GM: As I pointed to those [his shoes], I thought, 'Oh my God, what if they're his own shoes!'
EP: I've been tempted to buy some! (laughs) They're damn handy to put on and off. And they're cheap as anything. Once you get rid of the laces, the price is halved. (laughs)
GM: When you talk about Canadian comedy acting series, you think of... not many, for one thing. You think either they last for three weeks and nobody watches it, or they last 15 years... and nobody watches it!
EP: The Beachcombers. But it wasn't a comedy series, was it?
GM: It kinda was. But now this show, you're pulling in more than a million a week. It's unheard of.
EP: It totally surprised me. Totally surprised me.
GM: And yet you knew how good it was reading the script.
EP: Yeah, I knew it was good, but again, working in the context of Canadian television period, and it's very hard for any Canadian show, it seems to me, to get over a million. Back in the old Street Legal days, we used to hit a million. But I haven't heard of those figures... But what also surprised me was the first show was over a million. This wasn't growing to anything like this. It just seemed to come out of the gate full-blown. Now, I know we gave away free gas in Toronto (laughs), but I had no idea it would be quite as effective as it turned out to be!
GM: I have a friend from Saskatchewan who has a theory. You know how when the Roughies play in Vancouver, all the Saskatchewan people, no matter how many years they've lived out west, will go? So he was saying that anyone in Saskatchewan and anyone who's left Saskatchewan will watch it. There's a guaranteed audience right there. You'll get a million every week for the rest of the run.
EP: That would be nice. But the thing is, with those ratings, you can't get a million unless the cities watch. You can't get a million rating unless Toronto's watching, Vancouver. I guess Montreal doesn't really count in that little argument. I mean, you have to have the cities watching. But it's a very interesting point that he makes. Because I think in general – I will go out on a limb here – in general, Canadians suffer from a kind of thirst for their own product, culturally, that they admire. I'll put that proviso on it, too. And it's hard for a Canadian audience because we've been trained by the Americans so much that it's very hard to satisfy both those things with a Canadian audience, I think. That is that they go, 'Well, this is too good. This is really good.' And with this show, they go 'This is good' because they're laughing out loud at it. I watch the show and I actually laugh out loud at it. Not at myself, but at the stuff in it. I find myself, 'Ha! That's funny!', you know? And geez, I hardly ever do that. So I think there's that element of it. And the other thing has to do with not only being in Saskatchewan. You could extrapolate that to a larger level and as a Canadian you go, 'Yeah! We can do it!' Or 'We have it. It's mine.' There's a special connection to it in a country where it's very hard to get that special connection. Our connection is usually to an American show.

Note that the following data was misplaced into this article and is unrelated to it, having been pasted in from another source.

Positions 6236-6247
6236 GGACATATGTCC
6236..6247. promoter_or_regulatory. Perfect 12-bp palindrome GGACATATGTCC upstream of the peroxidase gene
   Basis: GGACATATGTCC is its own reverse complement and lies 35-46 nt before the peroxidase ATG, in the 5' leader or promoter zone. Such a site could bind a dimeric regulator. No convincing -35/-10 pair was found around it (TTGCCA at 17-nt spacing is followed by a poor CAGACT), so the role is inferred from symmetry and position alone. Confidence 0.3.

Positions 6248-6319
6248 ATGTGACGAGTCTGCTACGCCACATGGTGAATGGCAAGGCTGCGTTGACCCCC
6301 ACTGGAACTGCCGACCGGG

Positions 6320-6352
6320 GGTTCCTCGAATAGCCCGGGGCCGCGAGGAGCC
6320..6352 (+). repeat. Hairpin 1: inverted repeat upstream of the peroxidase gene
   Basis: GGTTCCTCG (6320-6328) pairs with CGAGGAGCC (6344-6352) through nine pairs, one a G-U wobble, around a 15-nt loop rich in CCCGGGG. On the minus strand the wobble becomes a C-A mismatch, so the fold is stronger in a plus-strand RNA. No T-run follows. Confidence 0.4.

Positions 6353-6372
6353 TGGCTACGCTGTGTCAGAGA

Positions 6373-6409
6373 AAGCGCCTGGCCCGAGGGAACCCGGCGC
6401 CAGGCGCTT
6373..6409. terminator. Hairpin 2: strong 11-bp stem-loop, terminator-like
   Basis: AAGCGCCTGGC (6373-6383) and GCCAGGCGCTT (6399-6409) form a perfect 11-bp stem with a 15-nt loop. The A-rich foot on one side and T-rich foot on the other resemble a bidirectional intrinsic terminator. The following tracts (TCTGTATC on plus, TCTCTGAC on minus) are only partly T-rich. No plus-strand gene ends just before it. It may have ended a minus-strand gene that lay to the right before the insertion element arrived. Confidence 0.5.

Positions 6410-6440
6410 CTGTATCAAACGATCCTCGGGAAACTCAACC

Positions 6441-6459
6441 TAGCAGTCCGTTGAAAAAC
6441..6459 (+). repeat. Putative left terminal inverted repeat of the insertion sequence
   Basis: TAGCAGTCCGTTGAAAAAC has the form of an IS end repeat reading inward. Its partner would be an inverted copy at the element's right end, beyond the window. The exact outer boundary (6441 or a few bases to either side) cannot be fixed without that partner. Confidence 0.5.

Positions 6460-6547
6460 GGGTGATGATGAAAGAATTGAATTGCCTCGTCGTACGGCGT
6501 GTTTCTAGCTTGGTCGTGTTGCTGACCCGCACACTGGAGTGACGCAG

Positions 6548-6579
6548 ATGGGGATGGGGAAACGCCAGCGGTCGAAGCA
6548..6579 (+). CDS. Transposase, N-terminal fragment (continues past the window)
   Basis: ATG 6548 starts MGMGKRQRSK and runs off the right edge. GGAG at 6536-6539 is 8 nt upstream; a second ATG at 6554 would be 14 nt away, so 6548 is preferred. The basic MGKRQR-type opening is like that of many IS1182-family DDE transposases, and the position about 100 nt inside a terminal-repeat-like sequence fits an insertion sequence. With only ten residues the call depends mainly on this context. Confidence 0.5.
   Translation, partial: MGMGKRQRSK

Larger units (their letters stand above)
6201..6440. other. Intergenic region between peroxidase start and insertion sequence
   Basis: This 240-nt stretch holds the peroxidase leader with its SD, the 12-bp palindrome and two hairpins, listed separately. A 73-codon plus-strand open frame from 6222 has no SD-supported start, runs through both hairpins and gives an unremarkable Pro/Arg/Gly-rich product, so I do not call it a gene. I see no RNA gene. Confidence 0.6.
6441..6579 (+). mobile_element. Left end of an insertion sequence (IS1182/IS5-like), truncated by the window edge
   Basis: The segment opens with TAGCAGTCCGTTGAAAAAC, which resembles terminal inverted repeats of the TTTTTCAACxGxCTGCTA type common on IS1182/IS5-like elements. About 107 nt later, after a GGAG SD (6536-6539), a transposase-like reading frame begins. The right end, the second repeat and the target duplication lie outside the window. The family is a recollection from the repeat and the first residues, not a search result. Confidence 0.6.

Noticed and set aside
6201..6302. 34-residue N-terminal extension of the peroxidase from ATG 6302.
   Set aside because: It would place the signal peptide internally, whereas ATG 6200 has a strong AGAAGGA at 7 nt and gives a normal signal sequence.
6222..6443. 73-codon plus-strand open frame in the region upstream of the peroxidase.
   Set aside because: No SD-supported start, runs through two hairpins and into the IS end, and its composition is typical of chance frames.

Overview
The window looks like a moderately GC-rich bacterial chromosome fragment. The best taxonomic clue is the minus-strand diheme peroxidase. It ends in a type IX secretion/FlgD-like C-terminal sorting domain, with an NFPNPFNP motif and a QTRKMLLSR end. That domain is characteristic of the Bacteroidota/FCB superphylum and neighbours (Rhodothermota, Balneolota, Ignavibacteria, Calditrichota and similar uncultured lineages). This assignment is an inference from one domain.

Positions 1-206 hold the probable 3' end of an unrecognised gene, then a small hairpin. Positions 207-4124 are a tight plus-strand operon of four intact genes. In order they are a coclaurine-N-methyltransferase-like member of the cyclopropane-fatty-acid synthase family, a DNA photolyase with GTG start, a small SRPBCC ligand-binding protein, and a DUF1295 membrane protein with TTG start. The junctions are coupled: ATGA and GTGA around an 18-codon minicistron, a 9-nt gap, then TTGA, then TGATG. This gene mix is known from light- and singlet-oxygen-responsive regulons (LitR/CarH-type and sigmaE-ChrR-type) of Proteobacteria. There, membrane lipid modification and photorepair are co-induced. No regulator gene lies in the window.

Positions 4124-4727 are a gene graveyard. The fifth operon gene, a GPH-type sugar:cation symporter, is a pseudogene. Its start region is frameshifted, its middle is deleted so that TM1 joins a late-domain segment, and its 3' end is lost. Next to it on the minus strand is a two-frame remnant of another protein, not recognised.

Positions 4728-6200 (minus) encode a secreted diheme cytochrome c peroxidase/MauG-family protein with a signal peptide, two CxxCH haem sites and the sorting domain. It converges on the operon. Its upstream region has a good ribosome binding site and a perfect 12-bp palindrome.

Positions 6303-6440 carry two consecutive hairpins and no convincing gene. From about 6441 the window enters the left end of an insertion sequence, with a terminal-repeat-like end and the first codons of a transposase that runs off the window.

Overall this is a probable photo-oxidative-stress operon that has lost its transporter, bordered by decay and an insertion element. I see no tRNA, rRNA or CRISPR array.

GM: It's amazing how this little town of 400, or whatever it is, appeals to all the people in the cities, as well as the people in the small towns.